New Birth Center in Nashville

On our last post, we shared about a new midwifery option offered by WOMEN OB. With an increasing demand for a more hands-off approach to birth, we are excited to share about a new birth center option coming by the end of October to St. Thomas Midtown.

What is the overall vision for this birth center?
The vision is to give low-risk patients access to a home-like environment for a natural, holistic birth within the walls of a highly specialized hospital. This allows women to have the atmosphere conducive for a natural labor, all while having the benefit of a very short transfer (down the hall) to labor and delivery or the OR, should the need arise. The goal is to have a patient-driven, family-centered birth center that will become a community standard. This is the first birth center of its kind within an inpatient facility in Middle Tennessee.

Doulas, Whitney and Vicki, get a sneak peek tour of the new birth center!

Which providers are part of the birth center committee? 
WOMEN OB put together a committee of obstetricians and midwives to make this new birth center a reality. This committee includes:

Dr. Sharon Norman, Dr. Donna Crowe, Kayleigh Holthaus, CNM – WOMEN OB

Dr. Nicole Heidemann, Dr. Reagen Saig   – Tennessee Women’s Care, PC

Dr. Allison Strnad – Heritage Medical Associates

Addie Graham, CNM/FNP – Vine Hill Midwives

Can any provider deliver babies at the birth center? 
Any care provider with practicing rights at St. Thomas Midtown will have rights to deliver at the birth center.

When is the birth center opening?
It is currently scheduled to open by the end of this October.

Where is the birth center located?
The birth center will be located inside of St. Thomas Midtown. Patients will use the same triage entrance as the rest of the L&D floor. However, once admitted into the birth center, double doors will “close off” the birth center from the rest of the hospital, giving patients more privacy.

How many rooms will there be?
The birth center will consist of three rooms in its own hallway, separated by double doors. The rooms have the best view of the downtown Nashville skyline in the whole hospital.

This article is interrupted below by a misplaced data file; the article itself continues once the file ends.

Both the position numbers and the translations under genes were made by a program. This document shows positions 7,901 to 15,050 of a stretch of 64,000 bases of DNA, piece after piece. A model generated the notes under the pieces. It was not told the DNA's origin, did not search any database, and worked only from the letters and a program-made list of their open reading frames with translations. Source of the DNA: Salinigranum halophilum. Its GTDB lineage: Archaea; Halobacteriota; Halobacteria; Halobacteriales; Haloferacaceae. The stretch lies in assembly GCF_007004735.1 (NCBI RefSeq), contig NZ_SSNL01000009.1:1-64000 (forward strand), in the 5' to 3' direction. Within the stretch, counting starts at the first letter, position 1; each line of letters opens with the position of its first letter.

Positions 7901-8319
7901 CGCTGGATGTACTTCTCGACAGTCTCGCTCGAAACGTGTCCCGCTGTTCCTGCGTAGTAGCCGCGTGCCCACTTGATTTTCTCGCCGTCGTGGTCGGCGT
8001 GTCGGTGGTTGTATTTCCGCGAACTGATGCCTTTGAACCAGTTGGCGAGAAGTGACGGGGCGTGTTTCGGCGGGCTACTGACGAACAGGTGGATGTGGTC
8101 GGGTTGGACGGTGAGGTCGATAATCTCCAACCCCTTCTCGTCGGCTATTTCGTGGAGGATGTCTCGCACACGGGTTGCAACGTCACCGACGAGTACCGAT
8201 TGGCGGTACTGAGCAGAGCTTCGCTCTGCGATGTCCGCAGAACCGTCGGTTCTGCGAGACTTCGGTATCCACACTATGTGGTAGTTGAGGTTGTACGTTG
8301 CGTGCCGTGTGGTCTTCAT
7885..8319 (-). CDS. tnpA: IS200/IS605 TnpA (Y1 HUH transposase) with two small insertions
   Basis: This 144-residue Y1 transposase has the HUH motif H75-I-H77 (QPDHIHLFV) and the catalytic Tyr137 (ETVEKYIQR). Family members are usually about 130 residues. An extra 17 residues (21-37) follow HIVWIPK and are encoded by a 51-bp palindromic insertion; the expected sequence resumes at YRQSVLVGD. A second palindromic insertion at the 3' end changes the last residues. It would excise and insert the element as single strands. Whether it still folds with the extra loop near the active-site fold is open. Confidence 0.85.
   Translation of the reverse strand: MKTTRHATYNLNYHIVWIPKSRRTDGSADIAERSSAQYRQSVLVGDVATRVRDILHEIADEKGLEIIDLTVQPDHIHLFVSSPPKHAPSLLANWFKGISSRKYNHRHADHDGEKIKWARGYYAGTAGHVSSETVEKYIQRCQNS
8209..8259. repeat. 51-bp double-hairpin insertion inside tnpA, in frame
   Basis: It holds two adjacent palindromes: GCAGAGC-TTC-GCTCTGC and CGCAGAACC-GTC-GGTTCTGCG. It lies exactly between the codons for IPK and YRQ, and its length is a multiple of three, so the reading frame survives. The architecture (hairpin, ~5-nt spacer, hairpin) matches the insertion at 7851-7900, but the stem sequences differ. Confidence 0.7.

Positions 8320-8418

How will the rooms be different than other hospital rooms?
So much attention to detail went into designing these rooms to make them as home-like as possible within a hospital setting.
Each room will be equipped with:
-Regular, double size beds – no hospital beds
-Walk-in showers
-Labor tubs for hydrotherapy
-Birth ladders
-Birth stools
-Birthing balls and peanut balls
(Don’t know how to use these tools in labor, a doula can help 😉 )

Who is the perfect candidate for the birth center?
The birth center is intended for low-risk mothers. Providers will be given a criteria that the patient must meet in order to qualify for delivery in the birth center. Babies must also be at term (37 weeks+) and healthy in order to deliver at the birth center. 

Because epidurals will not be administered in these rooms, the birth center is for women choosing a natural delivery. Admittance into the birth center rooms will be at active labor (around 5-6cm).

Will VBAC candidates be approved for the Birth Center?
Unfortunately, VBAC (Vaginal birth after Cesarean) will not be permitted in the birth center. 

Will IV Fluids be required?
Saline locks will be recommended but no routine IV fluids will be given. 

What about fetal monitoring? 
The birth center will utilize intermittent monitoring. Portable monitors will be available, as well as scarves to cover up monitors. Another feature of the birth center includes a 1:1 nurse to patient ratio.

Will there be pain medication options?
Nitrous oxide and a short list of IV pain medications will be available.

What if I decide I want an epidural?
Epidurals will not be administered in the birth center rooms. These rooms are intended for women desiring a natural birth. However, if a mother requests an epidural, she will transfer to a standard L&D room, if a room is available. No need to be re-admitted in triage.

What if I end up needing a C-section? 
Similar to an epidural, the birth center is for women planning a natural, vaginal birth. If a C-section becomes necessary, the mother will go down the hall to the OR.

Can I eat or drink during labor?
Yes, a small fridge will be provided for outside food. Although, since women are not being admitted until active labor, most are not going to be wanting to eat very much at that point. But food and drink will be allowed. 

What happens after delivery?
The birth center will provide 4 hours of uninterrupted mother-baby bonding time. After the four hours, the mother will be moved to a standard postpartum room for 8-12 hours. Discharge time will vary depending on the mother’s delivery, desire to leave, and written approval from the pediatrician (made in advance).

What other requirements will there be to birth at the birth center?
Patients wanting to use the birth center will be required to take a mandatory class at St. Thomas by 36 weeks. This does NOT replace a regular childbirth class. Dr. Norman recommends all couples take a natural birthing class

Why do I have to get written approval from our pediatrician?
Typically after a natural, vaginal delivery with no complications, a mother is cleared for discharge within a few hours. However, discharge for babies is dependent on the pediatrician. The state requires screening on a newborn at 24 hours for conditions like congenital heart defects. If the mother would like to go home within a few hours of delivery with her baby, she needs written permission from her pediatrician. If the mother would rather stay the night in a standard postpartum room, she can choose to do so as well.

It is amazing to see the changes and increase of options for pregnant women in Nashville. We can’t wait to assist our client’s at this new birth center!

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